I love to read and since 2011 I have been mostly listening to audiobooks because oftentimes there is nothing like a good narrator.
I've been looking for computer or Internet tech thriller but surprisingly in this Internet Age, there are surprisingly few. This nove so far is one of my favorites. I loved Daemon by Daniel Suarez and the sequel Freedom and when I finished them, I went looking for more. This Jeff Aiken Novel was what I found. I wasn't disappointed although I must add that it is hard following a book like Daemon so that says a lot for this author and this book.
I did like this better than Daemon in one respect, the author went into the tech details much more than I'm used to seeing in this small genre and for that I am glad. I can't say enough how much I enjoyed reading parts such as when our protagonist Jeff worked his way through the code on the machine at the law firm or how he describes how script kiddies use buffer overflow bugs to execute code. He explains it in such a way that you don't have to be a computer scientist to understand him. My wife confirmed that for me because she isn't a "computer person" as she puts it, while I am a system and network admin and we both enjoyed it equally.
One thing I'd like to note, because of what I said above and how he goes into detail regarding things like buffer overflows, etc; This is not a hacker instruction guide. You won't learn how to hack by reading this book. Sure, you might get a general idea or even come up with a decent flowchart on what and how to do certain things but I think Mark Russinovich does an awesome job going into the tech stuff while keeping the non-tech audience interested.
I also enjoy the author's writing style. It isn't so much a lyrical style as much as he explains things and tells the story in such a way that lets you concentrate on the story instead of reading or the listening. Even with audiobooks, I often find myself rewinding or playing parts over again because I just didn't get something. I didn't do that at all with this book, well....unless our dog jumped in my lap or pulled my pant leg wanting to go out. :)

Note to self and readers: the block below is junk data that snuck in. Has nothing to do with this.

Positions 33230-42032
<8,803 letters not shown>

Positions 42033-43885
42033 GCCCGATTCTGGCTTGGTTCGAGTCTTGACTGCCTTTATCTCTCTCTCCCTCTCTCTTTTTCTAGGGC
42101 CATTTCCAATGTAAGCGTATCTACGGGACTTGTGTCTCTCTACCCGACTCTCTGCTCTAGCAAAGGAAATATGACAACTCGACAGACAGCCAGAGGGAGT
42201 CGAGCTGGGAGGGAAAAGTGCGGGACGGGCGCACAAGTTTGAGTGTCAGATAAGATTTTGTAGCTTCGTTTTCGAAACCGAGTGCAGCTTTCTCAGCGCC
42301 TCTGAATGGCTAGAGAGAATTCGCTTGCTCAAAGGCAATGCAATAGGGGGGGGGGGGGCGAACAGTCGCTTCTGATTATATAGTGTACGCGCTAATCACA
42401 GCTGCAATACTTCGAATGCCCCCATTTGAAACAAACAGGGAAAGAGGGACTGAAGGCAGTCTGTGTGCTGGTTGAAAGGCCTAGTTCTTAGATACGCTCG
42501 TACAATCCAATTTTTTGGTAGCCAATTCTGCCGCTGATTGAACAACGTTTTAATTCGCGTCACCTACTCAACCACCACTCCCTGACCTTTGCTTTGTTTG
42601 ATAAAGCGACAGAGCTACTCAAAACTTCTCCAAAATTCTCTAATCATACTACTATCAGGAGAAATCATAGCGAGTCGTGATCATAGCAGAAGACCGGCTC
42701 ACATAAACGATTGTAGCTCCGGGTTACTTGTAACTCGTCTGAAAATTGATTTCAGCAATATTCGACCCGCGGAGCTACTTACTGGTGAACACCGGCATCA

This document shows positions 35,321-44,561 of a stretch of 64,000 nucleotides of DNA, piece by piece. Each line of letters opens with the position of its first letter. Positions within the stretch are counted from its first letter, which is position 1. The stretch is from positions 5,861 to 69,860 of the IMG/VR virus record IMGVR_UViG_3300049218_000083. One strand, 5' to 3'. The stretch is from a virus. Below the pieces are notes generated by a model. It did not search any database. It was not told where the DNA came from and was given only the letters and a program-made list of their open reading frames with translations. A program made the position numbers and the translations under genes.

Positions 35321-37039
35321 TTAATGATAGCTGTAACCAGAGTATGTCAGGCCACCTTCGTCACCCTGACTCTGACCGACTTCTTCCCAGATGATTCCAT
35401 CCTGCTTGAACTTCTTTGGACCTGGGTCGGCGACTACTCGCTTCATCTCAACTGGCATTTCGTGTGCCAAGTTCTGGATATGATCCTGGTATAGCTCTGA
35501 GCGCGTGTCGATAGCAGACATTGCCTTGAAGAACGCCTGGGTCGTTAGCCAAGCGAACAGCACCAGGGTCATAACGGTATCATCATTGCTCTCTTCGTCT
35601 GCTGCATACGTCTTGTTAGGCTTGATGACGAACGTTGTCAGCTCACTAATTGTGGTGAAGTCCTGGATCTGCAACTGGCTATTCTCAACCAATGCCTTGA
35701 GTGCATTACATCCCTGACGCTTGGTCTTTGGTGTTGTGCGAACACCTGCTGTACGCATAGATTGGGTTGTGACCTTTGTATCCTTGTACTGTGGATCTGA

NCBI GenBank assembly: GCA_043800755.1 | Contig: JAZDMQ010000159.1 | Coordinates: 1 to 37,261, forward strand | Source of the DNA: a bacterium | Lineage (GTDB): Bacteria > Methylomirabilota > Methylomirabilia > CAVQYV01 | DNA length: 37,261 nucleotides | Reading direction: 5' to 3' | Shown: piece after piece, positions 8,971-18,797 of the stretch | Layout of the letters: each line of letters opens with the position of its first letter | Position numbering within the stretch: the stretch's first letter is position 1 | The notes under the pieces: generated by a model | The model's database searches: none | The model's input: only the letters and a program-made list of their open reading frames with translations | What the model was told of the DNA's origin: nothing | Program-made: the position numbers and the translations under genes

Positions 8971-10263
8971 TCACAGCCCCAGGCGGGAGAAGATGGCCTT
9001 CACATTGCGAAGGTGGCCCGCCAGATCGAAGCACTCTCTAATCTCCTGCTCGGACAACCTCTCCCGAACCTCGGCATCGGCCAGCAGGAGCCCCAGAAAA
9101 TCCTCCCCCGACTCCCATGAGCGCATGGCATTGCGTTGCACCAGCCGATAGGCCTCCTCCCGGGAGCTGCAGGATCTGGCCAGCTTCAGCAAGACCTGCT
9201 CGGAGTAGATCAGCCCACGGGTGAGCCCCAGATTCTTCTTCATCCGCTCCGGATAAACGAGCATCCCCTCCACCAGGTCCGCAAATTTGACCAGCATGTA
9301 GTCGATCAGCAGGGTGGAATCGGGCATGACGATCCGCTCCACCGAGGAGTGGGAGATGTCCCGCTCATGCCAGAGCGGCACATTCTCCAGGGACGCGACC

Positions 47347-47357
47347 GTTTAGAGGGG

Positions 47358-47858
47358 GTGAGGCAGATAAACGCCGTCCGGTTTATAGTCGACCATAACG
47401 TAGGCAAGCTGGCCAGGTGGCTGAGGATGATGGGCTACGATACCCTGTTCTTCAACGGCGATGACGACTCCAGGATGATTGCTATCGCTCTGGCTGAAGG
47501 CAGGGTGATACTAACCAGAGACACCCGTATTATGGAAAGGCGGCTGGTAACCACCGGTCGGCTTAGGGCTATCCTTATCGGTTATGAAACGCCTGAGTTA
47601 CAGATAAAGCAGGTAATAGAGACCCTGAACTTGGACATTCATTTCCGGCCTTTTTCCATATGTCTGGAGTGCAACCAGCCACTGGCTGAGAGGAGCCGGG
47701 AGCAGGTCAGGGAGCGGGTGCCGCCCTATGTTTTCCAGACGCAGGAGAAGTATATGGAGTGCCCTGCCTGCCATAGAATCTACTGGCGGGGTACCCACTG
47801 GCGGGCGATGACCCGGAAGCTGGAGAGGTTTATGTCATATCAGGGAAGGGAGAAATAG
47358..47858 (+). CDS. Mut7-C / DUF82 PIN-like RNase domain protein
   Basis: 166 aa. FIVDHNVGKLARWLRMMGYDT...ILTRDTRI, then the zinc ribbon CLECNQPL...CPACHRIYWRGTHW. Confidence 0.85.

Lose the opening sex scene. It's laughably bad. It's also unrelated to everything that follows. I can only guess that the editor told the author that the book needed more sex, so the author grafted on this clumsy scene.
A little bit of a letdown. It's hard to explain without revealing too much. Let's just say that I disagree with the author about how many systems would be patched.
It's competent and professional. He only had a few mispronounced words. The problem is, they were technical terms. It's a little jarring, and it suggests that he didn't always understand what he was reading. However, he did pronounce the majority of technical terms correctly, so his occasional mistake is forgivable.
My bigger complaint, and it's the reason I docked him one star, is that his voice is a bit harsh and grating. Not enough to make it difficult to listen to, but just enough that you wish somebody more melodious had this gig.
Not really. It wasn't compelling enough. It's a dime-a-dozen thriller. The only difference is that this is one of the few that gets the technology correct. We need more of those.
Loved it. listen 3 different times . one of my favorites. Never ending thrills
I really enjoyed this. I was turned on to this listening to a TWiT podcast, either Windows Weekly or Security Now, actually both I think. This is a great, suspenseful, realistic, and compelling story, especially if you are knowledgeable or interested in computer and internet tech. I would recommend it to anyone that fits that bill and enjoys fiction.
The reading is really good, about as good as it gets for a single reader/narrator audio book.
I enjoyed the book. It is not one of my favorites, but it was worth listening to.
While much of the story seemed plausible, the ending seemed to be more Hollywood Action movie, than realistic ending.
I would be interested in continuing with the next book in the series.
Fanatical Endurance Athlete, who listens to a lot of books while training.
The plot in the book is relatively simple, but the technology behind the story is not simple at all. But the explanation of the technology is both educational and somewhat scary. The story tells of the malicious release of computer malwear and hypothesises the possible impact.
Simple plot, but the characters are real and believable. The background behind the main characters is comprehensive and adds to their actions. Probably there best thing about the main characters, is there are no super men or women, or ex special forces. They are easy to relate to because they are normal, real people.
Also the story is not around one person, there are many involved with equal standing. There is no real lead through the plot. This to me is another plus to the story, but there are not too many characters that the story is hard to follow.
Johnny Heller narrates the story brilliantly with one exception. The characterisation of the female characters seems to be lacking in comparison to some narrators. But this is the only negative of the delivery, but it doesn't detract from the story telling, its just that in my opinion, I think it could be better.
For a geek like myself it had enough tech references, the way the story goes back and forth on the story of each character is great.